Israel blew it.
God delivered them from the hand of Pharaoh.
He took them through a desert where their clothes never withered and their sandals never wore out.
He gave them a country.
God was their King.
But this wasn’t enough for Israel.
They wanted a King made of flesh to sit on a throne made by man.
God was grieved that his people would want this and so He gave them over to their whims in order to show them the folly of what they asked.
Israel demanded a king and what they got was a tyrant.
What they thought would bring them life and prosperity only brought them death and misery. Sin is a Trojan Horse of joy. It appears like pleasure and it delivers pain.
I recently wrote about the empty promise of sin in a post titled “Satisfaction For a Thirsty Soul” that you can read here. This will be a sort-of part two to that.
I confess that I have a really bad habit.
Here is what happens:
I decide that there is something that might be nice to have.
As time goes by, a feeling creeps in that I need it.
I am a studious guy and so I do my research on the thing until I become an expert on it.
After awhile, I have devoted so much time to envisioning how greatly my life will be improved that a sense of fear sets in that I might not ever get it, or that once I do, it will be taken from me.
What started as a little desire grew into the object of foolish affection.
Silly, I know, but I think this scenario may be a common one to many of us and it is revealing something about our hearts. We don’t know what we’re asking for. In each of us is a longing for happiness and so much of what we do in life is centered around trying to achieve that happiness. The same God who designed this longing for happiness is the same God who gives to us Himself to be our satisfaction.
So when Israel looked around and saw that all the lands around them had their own kings, they decided that they would not be satisfied until they also had one. Like a Trojan Horse, they did not know what they were asking for.
And the LORD said to Samuel,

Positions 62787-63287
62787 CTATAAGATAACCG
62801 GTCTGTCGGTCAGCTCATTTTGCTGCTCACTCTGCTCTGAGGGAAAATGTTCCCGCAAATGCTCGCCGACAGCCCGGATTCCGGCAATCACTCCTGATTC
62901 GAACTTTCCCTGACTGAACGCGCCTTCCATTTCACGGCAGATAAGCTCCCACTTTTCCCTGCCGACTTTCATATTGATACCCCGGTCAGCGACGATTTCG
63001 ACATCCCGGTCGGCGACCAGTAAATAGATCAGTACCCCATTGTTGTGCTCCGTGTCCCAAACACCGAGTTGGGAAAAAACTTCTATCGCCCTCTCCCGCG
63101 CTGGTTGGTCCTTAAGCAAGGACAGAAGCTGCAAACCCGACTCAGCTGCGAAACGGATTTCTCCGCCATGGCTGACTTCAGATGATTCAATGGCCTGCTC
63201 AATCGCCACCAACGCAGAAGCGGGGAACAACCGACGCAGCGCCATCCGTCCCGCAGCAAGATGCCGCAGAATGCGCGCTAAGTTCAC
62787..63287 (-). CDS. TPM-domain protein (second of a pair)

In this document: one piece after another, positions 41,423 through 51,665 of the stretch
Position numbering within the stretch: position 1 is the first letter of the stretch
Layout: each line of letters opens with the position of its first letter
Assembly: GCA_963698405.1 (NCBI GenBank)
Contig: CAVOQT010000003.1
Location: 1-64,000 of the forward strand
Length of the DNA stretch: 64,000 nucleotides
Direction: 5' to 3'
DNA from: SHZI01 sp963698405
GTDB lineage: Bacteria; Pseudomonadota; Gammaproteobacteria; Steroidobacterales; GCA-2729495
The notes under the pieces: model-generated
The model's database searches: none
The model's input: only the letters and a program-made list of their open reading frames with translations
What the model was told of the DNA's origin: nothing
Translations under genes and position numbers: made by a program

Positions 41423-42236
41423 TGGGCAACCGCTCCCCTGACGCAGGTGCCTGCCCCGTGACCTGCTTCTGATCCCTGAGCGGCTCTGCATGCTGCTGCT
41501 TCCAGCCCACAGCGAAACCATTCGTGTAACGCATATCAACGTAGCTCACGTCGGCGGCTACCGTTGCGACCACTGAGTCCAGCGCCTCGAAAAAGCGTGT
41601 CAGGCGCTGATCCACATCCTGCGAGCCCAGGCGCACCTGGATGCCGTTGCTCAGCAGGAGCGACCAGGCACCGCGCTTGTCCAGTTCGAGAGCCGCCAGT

“Obey the voice of the people in all that they say to you,
for they have not rejected you,
but they have rejected me from being king over them.
(1 Samuel 8:7 ESV)
The Bad NewsRejecting God as king is an act of treason, a serious offense that produces serious consequences. In the most ultimate sense, it is what put Jesus on the cross.
We can’t just point the finger at Israel though, because we have also rejected God as King. We do this when we look, not to Him, but to anything else in this world to bring us fulfillment. Even for the believer whose sins are forgiven, when we willingly live in sin we are believing the lie that Jesus is not enough for us. We choose to sin and it is like going to a broken well, looking for water. Not only that, but the water that we do find is like more like salt water, where every sip makes us thirstier. Sin never delivers lasting happiness and what is worse is that we are declaring with our actions that Jesus is not who He says He is.
The people of Israel would eventually see the foolishness of what they asked, but it was only after great pain from the hand of their new king, Saul.
And all the people said to Samuel, “Pray for your servants to the LORD your God,
that we may not die, for we have added to all our sins this evil,
to ask for ourselves a king.” (1 Samuel 12:19 ESV)
All of this might seem a little heavy but please read until the end. There is still really good news coming.
The Goodness of His Command
The one true God is no tyrant to demand that He be worshiped. If God is perfect in every way (and He is) what that means is that we are safe in worshipping Him. To glorify anyone or anything else is a tremendous risk because it will ultimately lead to the object of our worship proving in the end that it was not worthy and it will let you down hard. When this happens, not only are you hurting for comfort, but it has turned your face away from where real satisfaction is found.
That is why God is no tyrant to command that He be worshiped. Since He is perfect in every way, commanding that He and He alone be the object of our greatest affections is the most loving thing for Him to do.
This is why it is the first and greatest of the commandments:
And God spoke all these words, saying,